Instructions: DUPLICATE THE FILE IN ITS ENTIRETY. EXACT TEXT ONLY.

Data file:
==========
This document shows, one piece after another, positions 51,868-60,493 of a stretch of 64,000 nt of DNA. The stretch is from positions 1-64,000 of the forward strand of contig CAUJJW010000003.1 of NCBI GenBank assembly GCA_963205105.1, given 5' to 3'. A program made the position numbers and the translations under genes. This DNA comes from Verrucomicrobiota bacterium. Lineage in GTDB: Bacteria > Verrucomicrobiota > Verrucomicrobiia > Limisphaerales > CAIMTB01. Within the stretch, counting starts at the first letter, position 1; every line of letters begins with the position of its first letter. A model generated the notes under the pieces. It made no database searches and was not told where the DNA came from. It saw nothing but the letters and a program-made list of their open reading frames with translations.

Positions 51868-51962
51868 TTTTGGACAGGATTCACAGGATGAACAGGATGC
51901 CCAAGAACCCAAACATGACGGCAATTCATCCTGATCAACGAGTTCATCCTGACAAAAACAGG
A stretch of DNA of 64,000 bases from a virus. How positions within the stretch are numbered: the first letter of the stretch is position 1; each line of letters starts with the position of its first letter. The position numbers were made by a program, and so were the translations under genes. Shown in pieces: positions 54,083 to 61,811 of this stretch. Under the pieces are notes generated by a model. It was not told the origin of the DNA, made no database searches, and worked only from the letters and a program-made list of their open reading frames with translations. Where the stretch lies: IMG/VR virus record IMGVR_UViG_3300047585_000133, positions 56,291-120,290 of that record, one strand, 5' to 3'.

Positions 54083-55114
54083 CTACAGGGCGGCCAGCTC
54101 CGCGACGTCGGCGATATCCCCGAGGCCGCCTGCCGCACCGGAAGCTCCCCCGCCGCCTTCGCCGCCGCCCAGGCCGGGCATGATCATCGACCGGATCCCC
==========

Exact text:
This document shows, one piece after another, positions 51,868-60,493 of a stretch of 64,000 nt of DNA. The stretch is from positions 1-64,000 of the forward strand of contig CAUJJW010000003.1 of NCBI GenBank assembly GCA_963205105.1, given 5' to 3'. A program made the position numbers and the translations under genes. This DNA comes from Verrucomicrobiota bacterium. Lineage in GTDB: Bacteria > Verrucomicrobiota > Verrucomicrobiia > Limisphaerales > CAIMTB01. Within the stretch, counting starts at the first letter, position 1; every line of letters begins with the position of its first letter. A model generated the notes under the pieces. It made no database searches and was not told where the DNA came from. It saw nothing but the letters and a program-made list of their open reading frames with translations.

Positions 51868-51962
51868 TTTTGGACAGGATTCACAGGATGAACAGGATGC
51901 CCAAGAACCCAAACATGACGGCAATTCATCCTGATCAACGAGTTCATCCTGACAAAAACAGG
A stretch of DNA of 64,000 bases from a virus. How positions within the stretch are numbered: the first letter of the stretch is position 1; each line of letters starts with the position of its first letter. The position numbers were made by a program, and so were the translations under genes. Shown in pieces: positions 54,083 to 61,811 of this stretch. Under the pieces are notes generated by a model. It was not told the origin of the DNA, made no database searches, and worked only from the letters and a program-made list of their open reading frames with translations. Where the stretch lies: IMG/VR virus record IMGVR_UViG_3300047585_000133, positions 56,291-120,290 of that record, one strand, 5' to 3'.

Positions 54083-55114
54083 CTACAGGGCGGCCAGCTC
54101 CGCGACGTCGGCGATATCCCCGAGGCCGCCTGCCGCACCGGAAGCTCCCCCGCCGCCTTCGCCGCCGCCCAGGCCGGGCATGATCATCGACCGGATCCCC